When Print Advertising Was King

During the Heyday of Ivy, J. Press featured a resolute advertising program of print ads that regularly adorned the top of Page Two or Three in the New York Times and the Herald Tribune. The same ads were posted simultaneously in the Boston Globe, Wall Street Journal, San Francisco Chronicle, New Haven Register along with prep school and college yearbooks and including Yale Daily News, Yale Record, Harvard Crimson, Harvard Lampoon and Daily Dartmouth.

No advertising agency ever encroached our homemade endeavor. Irving Press, Yale Law ’26, wrote with wicked pen ably assisted by John Norey (described in previous column) setting up and pasting the copy and local merchandise pics shot at Kravitz Wedding Portrait Shop on Chapel Street. J. Press patron and universally admired advertising tycoon David Ogilvy once advised Irving Press, “Don’t change a thing. You are precisely following my advertising maxim, the more informative your advertising, the more persuasive it will be.”

Our magazine roster included GQ and Esquire thanks to the efforts of David O’Brasky, Publisher of both magazines and another grandson of Jacobi Press. With all due respect to my cousin David, the most prominent J. Press advertisements appeared in The New Yorker providing the biggest oomph.

William Shawn, editor 1951-1987, headed the sophisticated magazine playing to a readership that epitomized the buttoned down, natural shoulder clientele targeted by J. Press and its competitors. The honor roll included Brooks Brothers, Abercrombie & Fitch, F.R. Tripler, Paul Stuart, Chipp, Fenn-Feinstein, Haspel, Gant, Sero, Norman Hilton, and Hathaway. My favorite Peter Arno cartoon catering to the elite New Yorker audience depicts a gross capitalist on the sidewalk cheering a Yale Moving Company truck, “Boola Boola.”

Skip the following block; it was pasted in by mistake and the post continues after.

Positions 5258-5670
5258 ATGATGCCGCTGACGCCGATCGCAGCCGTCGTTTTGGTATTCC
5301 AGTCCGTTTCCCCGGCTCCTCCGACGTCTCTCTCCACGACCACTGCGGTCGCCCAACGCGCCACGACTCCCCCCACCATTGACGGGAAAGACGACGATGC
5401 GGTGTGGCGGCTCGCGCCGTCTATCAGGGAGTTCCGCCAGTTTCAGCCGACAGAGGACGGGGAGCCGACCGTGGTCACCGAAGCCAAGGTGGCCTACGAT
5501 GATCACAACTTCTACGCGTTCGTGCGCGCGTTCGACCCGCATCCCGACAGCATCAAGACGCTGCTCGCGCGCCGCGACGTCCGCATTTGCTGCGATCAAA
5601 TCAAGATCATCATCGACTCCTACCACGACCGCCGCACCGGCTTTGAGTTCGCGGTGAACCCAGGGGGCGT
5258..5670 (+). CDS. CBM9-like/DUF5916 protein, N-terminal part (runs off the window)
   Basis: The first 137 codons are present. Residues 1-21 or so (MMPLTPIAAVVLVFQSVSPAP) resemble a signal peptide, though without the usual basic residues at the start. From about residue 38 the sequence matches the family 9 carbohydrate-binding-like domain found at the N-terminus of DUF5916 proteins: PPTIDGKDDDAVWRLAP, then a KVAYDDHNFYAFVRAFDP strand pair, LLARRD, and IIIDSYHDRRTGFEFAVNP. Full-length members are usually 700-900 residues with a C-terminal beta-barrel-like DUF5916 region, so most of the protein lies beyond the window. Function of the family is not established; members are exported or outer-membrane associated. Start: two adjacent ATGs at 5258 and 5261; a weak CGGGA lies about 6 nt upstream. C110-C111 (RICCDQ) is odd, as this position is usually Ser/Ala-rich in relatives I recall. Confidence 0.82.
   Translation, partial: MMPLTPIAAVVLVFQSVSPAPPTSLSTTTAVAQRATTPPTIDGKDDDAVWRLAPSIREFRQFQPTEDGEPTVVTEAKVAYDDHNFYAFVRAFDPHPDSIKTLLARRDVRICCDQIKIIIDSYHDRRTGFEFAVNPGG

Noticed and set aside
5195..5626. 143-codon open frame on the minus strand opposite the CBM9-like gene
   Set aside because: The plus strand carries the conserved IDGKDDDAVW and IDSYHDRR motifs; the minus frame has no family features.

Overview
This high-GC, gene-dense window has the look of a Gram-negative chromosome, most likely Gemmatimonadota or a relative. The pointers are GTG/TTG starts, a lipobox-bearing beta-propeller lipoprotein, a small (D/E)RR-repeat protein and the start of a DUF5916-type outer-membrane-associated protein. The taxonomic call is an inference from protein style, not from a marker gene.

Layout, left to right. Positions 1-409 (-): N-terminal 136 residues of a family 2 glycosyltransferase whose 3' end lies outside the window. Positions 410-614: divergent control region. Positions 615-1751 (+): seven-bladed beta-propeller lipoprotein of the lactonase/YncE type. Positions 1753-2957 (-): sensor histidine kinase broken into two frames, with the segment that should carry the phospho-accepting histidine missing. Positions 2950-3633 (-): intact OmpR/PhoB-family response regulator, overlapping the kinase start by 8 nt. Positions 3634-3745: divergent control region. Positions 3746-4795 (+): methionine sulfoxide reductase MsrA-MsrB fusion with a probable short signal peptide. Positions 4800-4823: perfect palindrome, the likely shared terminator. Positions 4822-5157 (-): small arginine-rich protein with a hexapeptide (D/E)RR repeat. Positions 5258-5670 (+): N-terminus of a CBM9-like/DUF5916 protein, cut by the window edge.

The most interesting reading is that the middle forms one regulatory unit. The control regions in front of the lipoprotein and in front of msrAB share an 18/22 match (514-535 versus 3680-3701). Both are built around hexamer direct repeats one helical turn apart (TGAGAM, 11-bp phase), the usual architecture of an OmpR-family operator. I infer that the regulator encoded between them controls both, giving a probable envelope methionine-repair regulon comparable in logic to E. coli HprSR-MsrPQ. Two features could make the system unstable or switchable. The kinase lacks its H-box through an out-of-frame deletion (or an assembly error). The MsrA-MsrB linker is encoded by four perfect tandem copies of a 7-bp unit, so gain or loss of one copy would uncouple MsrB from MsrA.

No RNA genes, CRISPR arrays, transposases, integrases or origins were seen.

Indeed the pleasure of traditional print enhanced by realistic color photos in the current semi-annual J. Press brochures keep the home fires burning. My weekly digital froth of OCBD 3-button gossip keeps the tradition of my long ago college day contributions to Dart Magazine alive.

Biographer Neal Gabler noted in his chrestomathy of mid-20th century gossip columnist Walter Winchell, “The gossip column endures and even now proliferates by no means less engagingly but altogether more respectably.”

The beat goes on.




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